When individuals are faced with too many options, they become paralyzed and don't make the best decisions - even when it comes to 401(k) options, according to a new study co-authored by Columbia Business School and University of Chicago Booth School of Business.
The study, released on June 30 by Columbia Business School Professor Sheena Iyengar and University of Chicago Associate Professor of Economics Emir Kamenica, examines this paradox of choice, which found that the more fund options an employee has to choose from, the more it deters a person from enrolling in a plan.
Too many options, the researchers found, can impair a person's ability to make reasoned choices.
In the first study, one group was asked to pick a gamble from the menu of 11 gambles, which included 10 risky options and one less lucrative, and less risky, gamble of $5. Another group was offered three gambles, which included the less lucrative gamble of $5. The researchers found that many more subjects chose the simple option from the set with 11 options than from the set with three.
In another study, this one related to 401(k) plans, the researchers tested whether the number of funds offered influences asset allocation. Using data from the Vanguard Center for Retirement Research, the researchers analyzed the investment decisions of over 500,000 employees in 638 firms. The study found that with every additional 10 funds in a plan, allocation to equity funds decreased by 3.28 percentage points. Meanwhile, for every ten additional funds, there was a 2.87 percentage point increase in the probability that participants will allocate nothing to equity funds.
"As revealed in the first two studies, the presence of complicated choices caused decision-makers to choose the simpler options, even if they were not as lucrative," the study reported.
"In addition, the data revealed that employees under 30 years of age are as likely as others to allocate no money at all to equity funds, and their participation in equities is just as sensitive to the number of funds as that of older employees," the study found. "The findings are of particular economic significance, as nonparticipation in the stock market, especially for younger employees, is likely to be detrimental to one's retirement income."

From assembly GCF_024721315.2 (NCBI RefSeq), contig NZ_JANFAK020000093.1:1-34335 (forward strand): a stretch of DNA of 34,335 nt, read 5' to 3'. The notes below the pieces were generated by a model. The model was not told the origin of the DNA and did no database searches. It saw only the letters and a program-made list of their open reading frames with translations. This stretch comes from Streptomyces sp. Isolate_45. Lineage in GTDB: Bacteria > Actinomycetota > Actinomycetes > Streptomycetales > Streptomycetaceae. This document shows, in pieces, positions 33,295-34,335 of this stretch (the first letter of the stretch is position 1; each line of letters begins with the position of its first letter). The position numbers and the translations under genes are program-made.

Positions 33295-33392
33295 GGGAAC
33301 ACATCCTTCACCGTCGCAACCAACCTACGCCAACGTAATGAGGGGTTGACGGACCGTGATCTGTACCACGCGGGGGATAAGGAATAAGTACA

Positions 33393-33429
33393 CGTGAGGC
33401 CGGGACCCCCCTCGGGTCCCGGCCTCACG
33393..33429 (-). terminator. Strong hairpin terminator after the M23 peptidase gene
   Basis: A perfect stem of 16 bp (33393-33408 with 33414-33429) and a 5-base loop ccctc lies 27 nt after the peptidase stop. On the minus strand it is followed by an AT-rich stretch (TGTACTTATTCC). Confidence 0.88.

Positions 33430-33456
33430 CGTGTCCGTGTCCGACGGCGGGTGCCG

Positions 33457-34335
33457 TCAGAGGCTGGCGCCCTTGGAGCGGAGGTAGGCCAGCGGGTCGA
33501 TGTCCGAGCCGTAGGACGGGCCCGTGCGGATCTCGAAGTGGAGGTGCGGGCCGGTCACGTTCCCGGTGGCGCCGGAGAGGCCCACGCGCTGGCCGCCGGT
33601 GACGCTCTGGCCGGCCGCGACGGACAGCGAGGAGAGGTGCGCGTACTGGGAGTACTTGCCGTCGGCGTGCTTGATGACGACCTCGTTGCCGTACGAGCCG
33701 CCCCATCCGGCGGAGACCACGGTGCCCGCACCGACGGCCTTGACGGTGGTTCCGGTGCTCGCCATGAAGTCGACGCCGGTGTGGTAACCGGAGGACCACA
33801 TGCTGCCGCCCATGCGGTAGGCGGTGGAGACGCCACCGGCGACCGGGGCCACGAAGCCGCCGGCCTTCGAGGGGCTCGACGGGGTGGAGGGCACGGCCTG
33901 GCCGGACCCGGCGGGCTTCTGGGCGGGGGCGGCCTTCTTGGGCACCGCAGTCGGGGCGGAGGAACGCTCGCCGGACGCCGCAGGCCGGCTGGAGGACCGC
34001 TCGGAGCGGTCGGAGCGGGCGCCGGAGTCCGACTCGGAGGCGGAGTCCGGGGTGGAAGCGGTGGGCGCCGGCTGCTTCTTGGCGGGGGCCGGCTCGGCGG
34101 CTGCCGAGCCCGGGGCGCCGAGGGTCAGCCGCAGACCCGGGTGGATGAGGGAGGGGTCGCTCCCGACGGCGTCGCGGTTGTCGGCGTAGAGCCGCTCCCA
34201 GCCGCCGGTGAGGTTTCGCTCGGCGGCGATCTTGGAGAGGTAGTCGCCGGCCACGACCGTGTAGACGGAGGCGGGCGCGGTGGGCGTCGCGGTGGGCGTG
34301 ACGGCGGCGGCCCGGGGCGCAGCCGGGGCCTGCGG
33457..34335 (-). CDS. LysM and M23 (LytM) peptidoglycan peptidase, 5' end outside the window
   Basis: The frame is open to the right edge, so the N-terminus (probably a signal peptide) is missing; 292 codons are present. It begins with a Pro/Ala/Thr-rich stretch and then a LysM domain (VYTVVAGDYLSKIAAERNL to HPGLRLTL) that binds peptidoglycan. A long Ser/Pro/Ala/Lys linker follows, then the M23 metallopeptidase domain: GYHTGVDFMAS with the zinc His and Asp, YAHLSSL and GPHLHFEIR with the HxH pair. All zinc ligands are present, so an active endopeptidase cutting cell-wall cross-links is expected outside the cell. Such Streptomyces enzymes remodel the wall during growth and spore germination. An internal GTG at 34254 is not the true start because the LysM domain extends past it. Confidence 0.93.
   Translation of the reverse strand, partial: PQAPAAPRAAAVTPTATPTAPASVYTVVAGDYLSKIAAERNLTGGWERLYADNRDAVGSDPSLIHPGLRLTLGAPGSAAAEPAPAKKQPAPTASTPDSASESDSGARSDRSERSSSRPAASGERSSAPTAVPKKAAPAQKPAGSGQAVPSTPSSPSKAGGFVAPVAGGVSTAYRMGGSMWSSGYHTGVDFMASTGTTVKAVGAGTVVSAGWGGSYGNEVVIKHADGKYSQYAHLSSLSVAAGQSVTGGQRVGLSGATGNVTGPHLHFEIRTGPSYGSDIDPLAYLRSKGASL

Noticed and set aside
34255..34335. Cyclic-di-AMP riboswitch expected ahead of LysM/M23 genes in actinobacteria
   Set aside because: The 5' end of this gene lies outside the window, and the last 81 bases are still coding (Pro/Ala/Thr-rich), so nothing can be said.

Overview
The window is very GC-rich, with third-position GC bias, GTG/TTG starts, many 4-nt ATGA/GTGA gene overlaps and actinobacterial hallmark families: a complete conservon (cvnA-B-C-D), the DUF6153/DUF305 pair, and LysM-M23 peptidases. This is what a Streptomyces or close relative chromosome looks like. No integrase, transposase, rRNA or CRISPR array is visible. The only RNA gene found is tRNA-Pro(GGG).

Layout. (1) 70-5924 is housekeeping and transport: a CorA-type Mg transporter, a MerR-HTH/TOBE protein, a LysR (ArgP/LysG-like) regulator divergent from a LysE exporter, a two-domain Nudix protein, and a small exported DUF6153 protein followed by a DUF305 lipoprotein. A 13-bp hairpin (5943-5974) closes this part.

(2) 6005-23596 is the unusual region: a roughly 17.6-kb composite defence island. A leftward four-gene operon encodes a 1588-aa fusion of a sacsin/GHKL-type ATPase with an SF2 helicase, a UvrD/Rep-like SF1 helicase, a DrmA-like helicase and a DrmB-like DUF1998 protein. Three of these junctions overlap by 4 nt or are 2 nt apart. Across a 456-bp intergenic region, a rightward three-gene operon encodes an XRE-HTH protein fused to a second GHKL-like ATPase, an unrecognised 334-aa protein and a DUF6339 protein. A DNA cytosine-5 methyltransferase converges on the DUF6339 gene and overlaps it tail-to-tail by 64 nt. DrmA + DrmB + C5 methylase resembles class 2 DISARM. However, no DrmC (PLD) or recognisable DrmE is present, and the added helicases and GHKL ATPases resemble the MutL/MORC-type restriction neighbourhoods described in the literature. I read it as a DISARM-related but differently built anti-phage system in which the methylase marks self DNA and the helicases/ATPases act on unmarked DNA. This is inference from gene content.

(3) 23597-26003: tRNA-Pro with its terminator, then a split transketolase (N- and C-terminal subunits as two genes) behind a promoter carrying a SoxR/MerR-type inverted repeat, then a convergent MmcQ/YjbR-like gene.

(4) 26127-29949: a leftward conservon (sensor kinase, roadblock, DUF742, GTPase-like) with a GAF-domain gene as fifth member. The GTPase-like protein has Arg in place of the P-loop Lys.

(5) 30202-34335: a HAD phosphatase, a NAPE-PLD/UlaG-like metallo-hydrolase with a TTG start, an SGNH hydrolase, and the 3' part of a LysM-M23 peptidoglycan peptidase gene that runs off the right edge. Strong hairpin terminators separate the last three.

Et tu, benefits managers?
In addition to critiques from Iyengar and Kamenica on the number of fund options employers offer plan participants, benefit directors are criticizing their companies for not doing enough to help employees make critical decisions at the point of retirement, according to a recent survey.
In the survey of 401 benefit program decision-makers by Minneapolis-based Transamerica Retirement Management, nearly half of the survey respondents don't think their company sufficiently prepares employees to successfully manage resources during retirement. And 81% of decision-makers said they are concerned their employees don't have the resources to adequately provide for their retirement.
As a result, 47% of the benefits decisionmakers believe the lack of resources could increase the number of employees who delay retiring, according to Transamerica.
As self-service programs increase, Prest says that retirement planning is "not the right place to have self-service, to be completely on your own." -E.B.N.
Ackerman writes for Financial Planning, a SourceMedia publication.
Are employers enabling bad retirement habits?
Research from Aon Hewitt reveals that slightly more than three-quarters (75.8%) of eligible employees participated in their company's defined contribution retirement plan last year, up from 73.7% in 2009 and 67.2% in 2005.
Aon Hewitt says the increased participation rate is due in large part to increased employer adoption of automatic enrollment programs, as among employees who are auto-enrolled, 85.3% participated in the plan, about 18 percentage points higher than those not subject to automatic enrollment.
However, the firm also finds that while participation in plans is rising, employee contributions are not. In 2010, employee pretax contributions averaged 7.3% of pay, unchanged from 2009 and down from an average of 7.7% in 2007.
So, should employers be more focused on teaching employees to fish rather than giving fish, so to speak? Several experts in a report this month on participant inertia say no. Read why, in "'We need to spoon feed participants,'" on page 40.
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